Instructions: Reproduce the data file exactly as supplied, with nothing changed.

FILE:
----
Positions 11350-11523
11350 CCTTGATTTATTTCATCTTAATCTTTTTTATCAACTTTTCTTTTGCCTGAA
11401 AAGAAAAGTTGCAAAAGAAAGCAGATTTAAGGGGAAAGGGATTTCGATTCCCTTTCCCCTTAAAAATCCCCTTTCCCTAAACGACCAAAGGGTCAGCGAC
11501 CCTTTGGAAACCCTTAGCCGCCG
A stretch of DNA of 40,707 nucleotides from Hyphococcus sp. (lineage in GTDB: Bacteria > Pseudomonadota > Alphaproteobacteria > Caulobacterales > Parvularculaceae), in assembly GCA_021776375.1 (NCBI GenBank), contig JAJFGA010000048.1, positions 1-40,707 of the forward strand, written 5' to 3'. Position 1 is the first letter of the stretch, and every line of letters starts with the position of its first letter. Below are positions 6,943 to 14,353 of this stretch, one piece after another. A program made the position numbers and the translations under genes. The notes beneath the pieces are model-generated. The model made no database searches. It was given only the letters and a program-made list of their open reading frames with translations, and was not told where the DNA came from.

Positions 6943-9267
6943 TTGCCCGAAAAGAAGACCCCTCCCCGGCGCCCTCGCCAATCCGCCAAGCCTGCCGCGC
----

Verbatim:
Positions 11350-11523
11350 CCTTGATTTATTTCATCTTAATCTTTTTTATCAACTTTTCTTTTGCCTGAA
11401 AAGAAAAGTTGCAAAAGAAAGCAGATTTAAGGGGAAAGGGATTTCGATTCCCTTTCCCCTTAAAAATCCCCTTTCCCTAAACGACCAAAGGGTCAGCGAC
11501 CCTTTGGAAACCCTTAGCCGCCG
A stretch of DNA of 40,707 nucleotides from Hyphococcus sp. (lineage in GTDB: Bacteria > Pseudomonadota > Alphaproteobacteria > Caulobacterales > Parvularculaceae), in assembly GCA_021776375.1 (NCBI GenBank), contig JAJFGA010000048.1, positions 1-40,707 of the forward strand, written 5' to 3'. Position 1 is the first letter of the stretch, and every line of letters starts with the position of its first letter. Below are positions 6,943 to 14,353 of this stretch, one piece after another. A program made the position numbers and the translations under genes. The notes beneath the pieces are model-generated. The model made no database searches. It was given only the letters and a program-made list of their open reading frames with translations, and was not told where the DNA came from.

Positions 6943-9267
6943 TTGCCCGAAAAGAAGACCCCTCCCCGGCGCCCTCGCCAATCCGCCAAGCCTGCCGCGC